As another example, on the occasion where a police officer decides to act against the interest of his brothers in blue in pursuit of the truth, it is not uncommon that he or she personally experiences unforgiving police culture in the form of the Thin Blue Line. Late last year, Albany police officer Laura Schook alleged her department had engaged in padded overtime, racism, and corruption. After an investigation, no criminal charges resulted for those involved, but Schook was terminated from her position (see here). Another police officer was fired after disclosing to the press that two colleagues had made comments about killing the president.

An older, but more notable event involved a victim named Barron Bowling, who was brutally beaten by DEA agent Timothy McCue after McCue attempted an illegal traffic maneuver and caused a car accident. Officers responding to the incident charged Mr. Bowling with assault and leaving the scene of an incident. Witness statements incriminating McCue for the accident and the unprovoked beating were conveniently misplaced or destroyed. Kansas City Police Detective Max Seifert served as an instrumental witness in favor of Mr. Bowling, and for that he was ostracized and forced into retirement (more here).

For those familiar with the double-standards deeply ingrained in the justice system, it is almost a marvel that anyone, especially a police officer, could be surprised by any of these seemingly unfair results. Yet, such is the human condition. People rarely have sympathy or patience for the victims of police abuse or corruption; it is assumed as a matter of course that for any brutality or grave injustice to have occurred, the victim must have been a deserving reprobate, degenerate, or otherwise a law-breaker.CopblockBanner(1)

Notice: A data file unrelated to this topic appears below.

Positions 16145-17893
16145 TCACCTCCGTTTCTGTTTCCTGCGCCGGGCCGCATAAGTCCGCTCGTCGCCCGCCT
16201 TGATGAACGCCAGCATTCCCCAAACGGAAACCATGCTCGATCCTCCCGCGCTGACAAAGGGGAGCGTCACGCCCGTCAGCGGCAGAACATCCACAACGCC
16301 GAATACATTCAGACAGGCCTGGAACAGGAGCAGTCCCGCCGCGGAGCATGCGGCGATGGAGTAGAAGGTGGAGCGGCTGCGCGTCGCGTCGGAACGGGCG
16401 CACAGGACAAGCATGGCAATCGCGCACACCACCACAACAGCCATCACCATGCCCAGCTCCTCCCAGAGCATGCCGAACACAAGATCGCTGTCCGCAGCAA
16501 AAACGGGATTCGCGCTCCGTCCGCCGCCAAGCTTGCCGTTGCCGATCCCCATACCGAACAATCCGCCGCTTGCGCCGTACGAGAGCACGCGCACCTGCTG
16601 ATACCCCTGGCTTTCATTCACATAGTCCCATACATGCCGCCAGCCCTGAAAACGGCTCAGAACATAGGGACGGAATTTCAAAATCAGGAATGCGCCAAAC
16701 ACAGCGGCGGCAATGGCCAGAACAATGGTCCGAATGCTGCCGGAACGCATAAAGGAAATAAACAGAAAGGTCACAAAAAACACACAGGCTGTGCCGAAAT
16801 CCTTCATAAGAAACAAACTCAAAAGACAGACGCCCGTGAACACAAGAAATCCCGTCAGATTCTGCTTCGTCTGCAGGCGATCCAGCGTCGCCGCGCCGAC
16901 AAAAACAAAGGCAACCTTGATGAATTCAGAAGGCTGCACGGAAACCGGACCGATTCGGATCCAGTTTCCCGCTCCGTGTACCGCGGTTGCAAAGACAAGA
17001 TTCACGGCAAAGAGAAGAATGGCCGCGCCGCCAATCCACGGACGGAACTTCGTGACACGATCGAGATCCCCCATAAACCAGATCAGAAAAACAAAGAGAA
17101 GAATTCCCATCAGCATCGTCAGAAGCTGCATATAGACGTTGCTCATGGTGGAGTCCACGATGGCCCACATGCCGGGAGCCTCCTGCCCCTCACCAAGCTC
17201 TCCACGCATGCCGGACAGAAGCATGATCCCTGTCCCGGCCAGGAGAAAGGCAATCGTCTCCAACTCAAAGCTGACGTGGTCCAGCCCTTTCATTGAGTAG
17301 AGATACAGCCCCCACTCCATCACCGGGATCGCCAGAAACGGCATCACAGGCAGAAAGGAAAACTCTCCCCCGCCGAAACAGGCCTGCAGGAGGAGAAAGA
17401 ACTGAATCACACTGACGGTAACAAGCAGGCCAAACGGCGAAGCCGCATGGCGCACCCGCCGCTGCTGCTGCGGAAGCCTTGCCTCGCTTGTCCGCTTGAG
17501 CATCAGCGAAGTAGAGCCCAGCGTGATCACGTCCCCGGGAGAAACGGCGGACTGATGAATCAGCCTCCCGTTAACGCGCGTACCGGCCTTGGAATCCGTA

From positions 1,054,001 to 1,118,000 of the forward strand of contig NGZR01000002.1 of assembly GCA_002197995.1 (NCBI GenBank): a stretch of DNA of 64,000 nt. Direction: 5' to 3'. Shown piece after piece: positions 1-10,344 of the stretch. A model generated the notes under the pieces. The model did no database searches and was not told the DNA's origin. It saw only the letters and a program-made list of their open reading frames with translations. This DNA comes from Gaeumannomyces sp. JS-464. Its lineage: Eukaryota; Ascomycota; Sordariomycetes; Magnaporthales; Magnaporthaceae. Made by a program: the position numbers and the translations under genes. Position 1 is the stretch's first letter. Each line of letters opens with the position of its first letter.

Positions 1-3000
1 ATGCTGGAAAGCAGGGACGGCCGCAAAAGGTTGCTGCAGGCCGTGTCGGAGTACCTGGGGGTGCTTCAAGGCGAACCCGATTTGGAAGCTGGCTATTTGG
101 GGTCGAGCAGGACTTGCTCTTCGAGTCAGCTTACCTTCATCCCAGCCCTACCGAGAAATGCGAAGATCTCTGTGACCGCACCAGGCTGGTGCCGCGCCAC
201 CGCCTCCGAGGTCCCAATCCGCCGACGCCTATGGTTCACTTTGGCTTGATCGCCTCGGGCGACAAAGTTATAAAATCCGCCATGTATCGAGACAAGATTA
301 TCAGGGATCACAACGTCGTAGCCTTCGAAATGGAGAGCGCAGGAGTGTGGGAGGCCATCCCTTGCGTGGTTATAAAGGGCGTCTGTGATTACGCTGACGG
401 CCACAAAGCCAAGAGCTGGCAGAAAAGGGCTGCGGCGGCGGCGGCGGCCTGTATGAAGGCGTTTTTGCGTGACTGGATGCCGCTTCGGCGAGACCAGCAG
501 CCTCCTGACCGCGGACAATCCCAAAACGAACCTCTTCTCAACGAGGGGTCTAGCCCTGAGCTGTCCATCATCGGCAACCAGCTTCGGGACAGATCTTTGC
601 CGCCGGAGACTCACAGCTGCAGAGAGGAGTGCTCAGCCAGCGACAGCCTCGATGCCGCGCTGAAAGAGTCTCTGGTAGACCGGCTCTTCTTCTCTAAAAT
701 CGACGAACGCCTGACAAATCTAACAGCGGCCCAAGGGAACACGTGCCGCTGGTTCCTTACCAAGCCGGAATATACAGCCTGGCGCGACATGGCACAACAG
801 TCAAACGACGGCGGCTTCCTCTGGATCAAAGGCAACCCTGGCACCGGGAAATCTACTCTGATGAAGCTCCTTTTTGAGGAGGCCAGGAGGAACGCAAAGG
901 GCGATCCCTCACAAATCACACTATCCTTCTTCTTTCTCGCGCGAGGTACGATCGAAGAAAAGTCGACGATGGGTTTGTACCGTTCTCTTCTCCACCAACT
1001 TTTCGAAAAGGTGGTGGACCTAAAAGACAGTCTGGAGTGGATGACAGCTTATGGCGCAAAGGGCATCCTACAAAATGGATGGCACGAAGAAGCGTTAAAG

Unfortunately, it is not until something horrendous happens to a close family member, friend, or oneself, that most people stop to consider that these terribly violent and unjust events occur to innocent people frequently, and without recourse. Not until such a thing becomes personal, do most people question whether all dogs shot by police were indeed charging at the officer, or if all children tasered were actually behaving in a manner that called for such a response, or if all drunk people beaten to a bloody pulp by the cops actually posed a threat requiring violent measures. Often, only when tragedy strikes do people finally wonder whether the media has been biased in regurgitating the police officer’s version of events without inquiry, or whether the victim provoked such treatment.

In many ways, this blind eye and deaf ear to police tragedies is more excusable on the part of police; in their profession, they are reasonably accustomed to being above the law, above the rules, and above reproach in many ways. After all, the law has made it so. Thus, it may indeed be somewhat of a surprise when they find themselves victim to their own tactics. On the other hand, why ordinary people would remain so willfully ignorant is less capable of ready explanation.

Sometimes people need heroes and a feeling of security. Apparently, even if the justice system repeatedly fails to deliver, they will cling to the fantastical narrative of the justice system they’ve learned through government propaganda.


Georgia Sand

Georgia (George) Sand is an attorney located in sunny California. She enjoys beer, jogging, the beach, music, and chatting with her cats in her spare time.